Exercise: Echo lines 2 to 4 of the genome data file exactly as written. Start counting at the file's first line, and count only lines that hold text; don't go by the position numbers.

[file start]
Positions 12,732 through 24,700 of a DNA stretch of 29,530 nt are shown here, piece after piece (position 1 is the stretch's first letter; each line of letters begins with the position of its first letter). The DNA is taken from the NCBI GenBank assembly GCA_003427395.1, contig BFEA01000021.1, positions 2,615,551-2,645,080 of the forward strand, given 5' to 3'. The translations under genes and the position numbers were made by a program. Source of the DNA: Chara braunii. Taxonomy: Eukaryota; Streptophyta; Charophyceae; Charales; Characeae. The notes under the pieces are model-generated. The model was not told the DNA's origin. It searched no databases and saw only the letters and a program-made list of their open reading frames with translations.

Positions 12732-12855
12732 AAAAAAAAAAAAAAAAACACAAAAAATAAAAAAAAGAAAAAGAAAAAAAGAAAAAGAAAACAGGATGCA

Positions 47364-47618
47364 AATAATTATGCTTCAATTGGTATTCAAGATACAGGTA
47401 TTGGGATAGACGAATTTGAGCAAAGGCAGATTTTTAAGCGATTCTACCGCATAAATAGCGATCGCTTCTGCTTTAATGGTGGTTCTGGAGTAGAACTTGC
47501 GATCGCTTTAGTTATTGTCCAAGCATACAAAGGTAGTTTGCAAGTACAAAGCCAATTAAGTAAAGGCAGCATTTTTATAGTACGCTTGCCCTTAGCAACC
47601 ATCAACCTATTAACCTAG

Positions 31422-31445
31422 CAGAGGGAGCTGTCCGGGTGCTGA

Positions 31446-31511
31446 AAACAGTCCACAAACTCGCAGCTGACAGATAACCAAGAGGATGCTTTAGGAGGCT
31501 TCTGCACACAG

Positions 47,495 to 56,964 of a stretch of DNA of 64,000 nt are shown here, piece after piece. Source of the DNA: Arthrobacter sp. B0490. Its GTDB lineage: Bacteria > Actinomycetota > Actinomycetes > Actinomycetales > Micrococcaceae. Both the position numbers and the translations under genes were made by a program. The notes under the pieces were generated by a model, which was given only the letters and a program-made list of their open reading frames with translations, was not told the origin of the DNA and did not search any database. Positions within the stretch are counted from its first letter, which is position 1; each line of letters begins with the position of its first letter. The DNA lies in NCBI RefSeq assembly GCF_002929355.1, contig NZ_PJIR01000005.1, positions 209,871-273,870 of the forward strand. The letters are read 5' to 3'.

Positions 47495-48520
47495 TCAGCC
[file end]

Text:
Positions 12732-12855
12732 AAAAAAAAAAAAAAAAACACAAAAAATAAAAAAAAGAAAAAGAAAAAAAGAAAAAGAAAACAGGATGCA

Positions 47364-47618